A  phonetic  picture-writing  with  20  letters
update: 7.6.02

It contains the 12 letters of the simplest phonetic picture-writing, the 4 additional letters of the phonetic picture-writing with 16 letters and 4 additional letters:

            z   - straight line, mounting to the right ( = left half of k)
            h   - straight line, sloping to the right    ( = left half of š)
            ŋ   - curl
            au - triple horizontal line

Pronunciation: z like ts (only 1 sound, if spoken well), h with hearable hissing, ŋ like ng in english sing. (As ŋ is difficult to pronounce at the beginning of a word, one might speak a soft g instead of it).

All letters of the 2. column are positioned in the left part of the writing space, they are the left halves of the letters in the 4. column (a,m,š,k). The curl l is as broad as the letters e,n,s and t. The triple line au is the only extra broad letter. This is made clear with an example of a sentence (= scene):

Over a tower with projecting roof (orimauke) a stylized flying bird (hikišizi). On the right of it (in the 2. column of the scene) a space (e). On the right of it (in the 3. column) a child (noŋy).

The above 20-letter-writing already contains 2 signs for dipthongs: au and z (= ts). The sign for au is not the same like the series of the letters a-u, the sign for z (= ts) not the same like the series of letters t-s! Also acoustically there's a difference: The series of the letters a-u is spoken as -aju- (filling consonant j inserted), the series of letters t-s as -tis- (filling vowel i inserted).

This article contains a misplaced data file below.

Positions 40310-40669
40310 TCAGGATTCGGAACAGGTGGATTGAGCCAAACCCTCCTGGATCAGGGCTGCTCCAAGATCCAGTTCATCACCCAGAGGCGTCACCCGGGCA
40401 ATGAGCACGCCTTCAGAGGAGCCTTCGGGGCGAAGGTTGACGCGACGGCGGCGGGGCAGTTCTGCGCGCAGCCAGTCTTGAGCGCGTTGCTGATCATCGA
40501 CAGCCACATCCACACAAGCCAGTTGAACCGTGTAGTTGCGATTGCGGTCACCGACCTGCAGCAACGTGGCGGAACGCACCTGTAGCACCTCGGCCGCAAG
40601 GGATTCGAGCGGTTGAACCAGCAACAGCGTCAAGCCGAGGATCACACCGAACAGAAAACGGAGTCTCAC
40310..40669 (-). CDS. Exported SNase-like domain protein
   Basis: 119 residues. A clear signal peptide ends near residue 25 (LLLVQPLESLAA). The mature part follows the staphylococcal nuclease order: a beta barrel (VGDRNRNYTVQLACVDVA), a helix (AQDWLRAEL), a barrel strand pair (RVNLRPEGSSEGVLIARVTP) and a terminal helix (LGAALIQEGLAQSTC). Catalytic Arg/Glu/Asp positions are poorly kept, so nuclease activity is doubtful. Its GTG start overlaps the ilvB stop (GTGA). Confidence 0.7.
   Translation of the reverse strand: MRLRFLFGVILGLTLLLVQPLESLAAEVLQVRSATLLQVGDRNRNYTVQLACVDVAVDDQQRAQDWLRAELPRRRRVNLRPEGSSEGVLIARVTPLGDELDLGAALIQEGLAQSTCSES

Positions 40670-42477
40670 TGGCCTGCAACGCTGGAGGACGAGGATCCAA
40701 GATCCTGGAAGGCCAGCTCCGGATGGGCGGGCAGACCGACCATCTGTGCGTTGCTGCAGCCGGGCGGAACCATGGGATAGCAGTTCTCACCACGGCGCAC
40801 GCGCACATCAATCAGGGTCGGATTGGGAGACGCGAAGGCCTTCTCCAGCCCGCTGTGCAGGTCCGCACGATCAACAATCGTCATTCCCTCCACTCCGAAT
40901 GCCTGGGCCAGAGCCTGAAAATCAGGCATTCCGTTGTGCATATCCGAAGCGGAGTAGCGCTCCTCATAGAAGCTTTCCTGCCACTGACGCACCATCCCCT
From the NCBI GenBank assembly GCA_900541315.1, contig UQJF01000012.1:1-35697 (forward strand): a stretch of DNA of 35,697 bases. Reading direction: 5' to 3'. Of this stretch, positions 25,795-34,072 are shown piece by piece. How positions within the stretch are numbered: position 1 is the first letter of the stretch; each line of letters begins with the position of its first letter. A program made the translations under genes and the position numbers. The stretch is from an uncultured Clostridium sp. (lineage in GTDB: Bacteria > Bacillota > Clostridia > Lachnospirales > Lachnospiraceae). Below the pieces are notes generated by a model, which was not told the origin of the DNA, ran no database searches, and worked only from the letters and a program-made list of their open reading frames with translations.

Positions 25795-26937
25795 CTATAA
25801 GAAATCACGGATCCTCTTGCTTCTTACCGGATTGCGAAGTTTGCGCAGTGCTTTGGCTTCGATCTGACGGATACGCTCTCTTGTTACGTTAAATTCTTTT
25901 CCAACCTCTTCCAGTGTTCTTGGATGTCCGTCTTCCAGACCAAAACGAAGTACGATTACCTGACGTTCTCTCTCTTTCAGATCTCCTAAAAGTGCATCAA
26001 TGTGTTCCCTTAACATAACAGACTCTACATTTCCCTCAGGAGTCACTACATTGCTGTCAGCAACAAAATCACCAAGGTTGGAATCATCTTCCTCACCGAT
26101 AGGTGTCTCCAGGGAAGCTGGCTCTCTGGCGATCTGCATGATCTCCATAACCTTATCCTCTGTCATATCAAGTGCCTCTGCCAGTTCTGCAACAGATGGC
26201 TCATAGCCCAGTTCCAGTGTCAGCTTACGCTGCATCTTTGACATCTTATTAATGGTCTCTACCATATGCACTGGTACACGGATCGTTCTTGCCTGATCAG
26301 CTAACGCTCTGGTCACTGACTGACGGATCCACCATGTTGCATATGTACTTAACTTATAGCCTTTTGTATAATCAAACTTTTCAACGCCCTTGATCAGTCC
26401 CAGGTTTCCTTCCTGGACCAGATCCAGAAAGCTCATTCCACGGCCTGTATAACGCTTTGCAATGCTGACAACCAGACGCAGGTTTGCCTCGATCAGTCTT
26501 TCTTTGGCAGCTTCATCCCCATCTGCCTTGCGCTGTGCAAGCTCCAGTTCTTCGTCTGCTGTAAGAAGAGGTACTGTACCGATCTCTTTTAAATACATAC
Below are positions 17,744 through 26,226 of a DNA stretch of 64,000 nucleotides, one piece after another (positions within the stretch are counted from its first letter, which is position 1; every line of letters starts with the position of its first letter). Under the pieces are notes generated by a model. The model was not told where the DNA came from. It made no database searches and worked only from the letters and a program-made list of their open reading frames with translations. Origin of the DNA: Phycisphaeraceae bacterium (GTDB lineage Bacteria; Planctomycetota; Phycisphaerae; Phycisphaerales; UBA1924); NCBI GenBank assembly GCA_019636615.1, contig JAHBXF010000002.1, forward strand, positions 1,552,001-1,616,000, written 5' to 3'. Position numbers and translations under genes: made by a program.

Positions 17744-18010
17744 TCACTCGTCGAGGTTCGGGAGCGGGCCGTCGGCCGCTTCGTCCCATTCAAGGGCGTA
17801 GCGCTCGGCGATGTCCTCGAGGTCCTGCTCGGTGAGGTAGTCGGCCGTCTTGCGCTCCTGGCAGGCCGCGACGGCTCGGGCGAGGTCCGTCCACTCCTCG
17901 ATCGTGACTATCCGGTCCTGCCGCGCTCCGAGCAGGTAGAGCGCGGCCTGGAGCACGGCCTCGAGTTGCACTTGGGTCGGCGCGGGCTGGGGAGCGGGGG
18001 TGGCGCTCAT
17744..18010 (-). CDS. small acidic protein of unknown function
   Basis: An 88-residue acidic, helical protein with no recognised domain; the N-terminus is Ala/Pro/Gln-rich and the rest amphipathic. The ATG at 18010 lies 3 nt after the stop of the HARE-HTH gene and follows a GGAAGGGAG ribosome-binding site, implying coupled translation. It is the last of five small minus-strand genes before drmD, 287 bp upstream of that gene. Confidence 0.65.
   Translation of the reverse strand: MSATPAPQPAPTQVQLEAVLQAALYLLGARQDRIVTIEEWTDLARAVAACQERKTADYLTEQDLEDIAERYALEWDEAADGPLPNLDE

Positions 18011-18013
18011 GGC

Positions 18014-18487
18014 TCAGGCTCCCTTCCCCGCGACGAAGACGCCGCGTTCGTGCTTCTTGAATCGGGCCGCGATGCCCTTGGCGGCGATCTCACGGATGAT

The series of letters au-au is spoken as aujau, a-au as ajau, au-o as aujo. But the 3 serieses of letters au-y, au-e, au-a are spoken without filling consonant, simply as auy, aue, aua

Evaluation:   The phonetic picture-writing with 12 letters contains the 12 most important signs, that's proven by experience in designing ideograms. It's extensions by 4 resp. 8 signs, that is the phonetic picture-writings with 16 resp. 20 letters, possibly contain the 16 resp. 20 most important letters, but that's not completely sure. The usability of a sign depends on the subject, resp. how many words of a certain subject, e.g. geometry, plants, animals, engineering, chemistry ... are necessary. A single point was a quite useful sign, but is difficult to see in usual printing, it enforces the reader to look careful: So reasons of reading and writing are a hindrance of using a single point as a sign. But one might make the point bigger than a line is thick, and give it additional space before and behind it, then it's readable better. More possible signs you find with the description of some syllable writings.

Always it's desirable that the table of letters is very clear and regular: The alphabet with 12 letters contains 4 sound groups with 3 signs each, which may be arranged as 4 x 3 matrix. The alphabet with 16 letters and that one with 20 letters (shown in this article) are not so regular. But it's better to have useful signs, which are not completely regular than vice versa.

Supposely it was unfavorite if such a letter writing had much more than 20 letters: For then one had to expand the sound set by sounds rather similar to other sounds (e.g. b,d,g are similar to p,t,k) or by sounds, which are difficult to speak one after the other (already the sounds s, š, f, z (= ts) are difficult to speak in unfavorable sequence), or both.
If one wants to have more than about 20 letters, one should not expand the sound set in a unfavorite manner, but use a diphtong- or syllable writing.

The use of the things described here is free